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Using Asynchronous E-learning to Develop Autonomous Learners
PROCEEDINGS

, , Regent University, United States ; , University of Mississippi, United States

E-Learn: World Conference on E-Learning in Corporate, Government, Healthcare, and Higher Education, in Washington, DC, USA ISBN 978-1-880094-54-9 Publisher: Association for the Advancement of Computing in Education (AACE), San Diego, CA

Abstract

The purpose of this paper is to propose that the development of learner autonomy is an important educational objective and that e-learning environments can be constructed to facilitate this developmental process. By creating learning activities that require the exhibition of personal initiative, resourcefulness, and persistence, autonomous learning capability can be authentically fostered; however, the sources of self-efficacy information must also be utilized by the instructor in order for learners to increase their beliefs that learning abilities are enhanced. When autonomous learning is recognized by individuals as an effective means to desirable ends and that enactment of its associated behaviors are within personal control, lifelong learning will be promoted. The asynchronous e-learning environment provides an excellent opportunity in effecting this important objective.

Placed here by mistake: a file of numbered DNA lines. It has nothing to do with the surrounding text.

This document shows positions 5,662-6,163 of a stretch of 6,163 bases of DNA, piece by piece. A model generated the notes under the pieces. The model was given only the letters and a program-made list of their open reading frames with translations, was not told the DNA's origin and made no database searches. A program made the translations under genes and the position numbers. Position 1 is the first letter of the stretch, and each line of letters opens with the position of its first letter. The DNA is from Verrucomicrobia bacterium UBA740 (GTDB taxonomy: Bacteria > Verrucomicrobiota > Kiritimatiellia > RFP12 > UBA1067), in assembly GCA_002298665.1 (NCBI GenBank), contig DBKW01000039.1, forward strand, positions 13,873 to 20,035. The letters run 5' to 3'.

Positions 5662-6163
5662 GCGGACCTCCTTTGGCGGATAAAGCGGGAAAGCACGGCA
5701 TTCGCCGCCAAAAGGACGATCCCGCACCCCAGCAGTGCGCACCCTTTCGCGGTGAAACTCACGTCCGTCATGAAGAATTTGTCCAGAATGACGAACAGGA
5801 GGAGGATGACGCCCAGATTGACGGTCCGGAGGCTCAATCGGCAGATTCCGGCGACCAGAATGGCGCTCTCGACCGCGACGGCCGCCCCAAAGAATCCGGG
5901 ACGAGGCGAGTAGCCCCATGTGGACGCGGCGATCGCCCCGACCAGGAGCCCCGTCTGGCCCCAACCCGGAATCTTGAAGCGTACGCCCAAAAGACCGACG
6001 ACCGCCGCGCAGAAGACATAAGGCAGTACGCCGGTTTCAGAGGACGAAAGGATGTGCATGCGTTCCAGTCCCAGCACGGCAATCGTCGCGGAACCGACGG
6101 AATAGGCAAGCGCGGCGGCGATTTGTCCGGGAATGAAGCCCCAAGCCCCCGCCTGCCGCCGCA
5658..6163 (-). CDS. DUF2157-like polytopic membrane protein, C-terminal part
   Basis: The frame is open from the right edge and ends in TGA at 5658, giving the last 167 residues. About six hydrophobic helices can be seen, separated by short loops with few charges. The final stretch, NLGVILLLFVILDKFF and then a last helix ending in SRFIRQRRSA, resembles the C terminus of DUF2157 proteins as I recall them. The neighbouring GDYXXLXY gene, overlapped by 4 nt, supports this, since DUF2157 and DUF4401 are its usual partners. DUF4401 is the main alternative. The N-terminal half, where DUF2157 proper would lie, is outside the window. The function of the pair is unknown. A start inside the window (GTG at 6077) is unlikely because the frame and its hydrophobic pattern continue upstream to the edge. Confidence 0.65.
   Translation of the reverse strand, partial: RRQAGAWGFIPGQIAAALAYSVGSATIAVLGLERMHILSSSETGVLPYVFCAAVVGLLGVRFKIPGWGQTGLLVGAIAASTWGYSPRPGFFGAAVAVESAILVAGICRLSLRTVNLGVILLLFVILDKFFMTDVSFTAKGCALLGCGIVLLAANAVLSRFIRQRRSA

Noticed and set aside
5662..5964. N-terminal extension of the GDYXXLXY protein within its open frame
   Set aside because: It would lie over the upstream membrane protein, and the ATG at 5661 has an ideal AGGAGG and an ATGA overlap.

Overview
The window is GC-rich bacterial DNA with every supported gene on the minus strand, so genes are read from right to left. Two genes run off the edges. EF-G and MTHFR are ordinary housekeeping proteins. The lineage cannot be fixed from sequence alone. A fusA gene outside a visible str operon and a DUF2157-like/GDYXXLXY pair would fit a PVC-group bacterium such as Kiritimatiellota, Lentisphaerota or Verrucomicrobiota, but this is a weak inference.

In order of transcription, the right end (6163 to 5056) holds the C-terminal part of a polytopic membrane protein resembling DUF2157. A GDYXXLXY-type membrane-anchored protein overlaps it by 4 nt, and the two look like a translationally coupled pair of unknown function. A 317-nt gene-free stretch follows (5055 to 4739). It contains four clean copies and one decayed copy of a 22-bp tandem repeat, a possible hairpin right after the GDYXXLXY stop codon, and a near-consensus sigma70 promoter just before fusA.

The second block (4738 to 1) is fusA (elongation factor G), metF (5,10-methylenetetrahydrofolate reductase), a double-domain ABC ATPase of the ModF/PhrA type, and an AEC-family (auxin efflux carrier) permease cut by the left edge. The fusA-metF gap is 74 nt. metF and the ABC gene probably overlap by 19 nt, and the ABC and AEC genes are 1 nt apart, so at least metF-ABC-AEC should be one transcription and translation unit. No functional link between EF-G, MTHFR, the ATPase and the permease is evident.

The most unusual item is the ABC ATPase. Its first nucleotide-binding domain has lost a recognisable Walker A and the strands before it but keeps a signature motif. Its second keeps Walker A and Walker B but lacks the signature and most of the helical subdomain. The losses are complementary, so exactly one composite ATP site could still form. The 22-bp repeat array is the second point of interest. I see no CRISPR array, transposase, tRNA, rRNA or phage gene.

Citation

Ponton, M., Derrick, G. & Wiggers, N. (2004). Using Asynchronous E-learning to Develop Autonomous Learners. In J. Nall & R. Robson (Eds.), Proceedings of E-Learn 2004--World Conference on E-Learning in Corporate, Government, Healthcare, and Higher Education (pp. 1437-1441). Washington, DC, USA: Association for the Advancement of Computing in Education (AACE). Retrieved August 15, 2020 from .

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Cited By

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  • Differences in Learner Autonomy in Online and Face-To-Face Environments

    Gail Derrick & Michael Ponton, Regent University, United States; Nancy Rhea, University of Mississippi, United States; Jonathan Kohns, Regent University, United States

    E-Learn: World Conference on E-Learning in Corporate, Government, Healthcare, and Higher Education 2005 (October 2005) pp. 1992–1997

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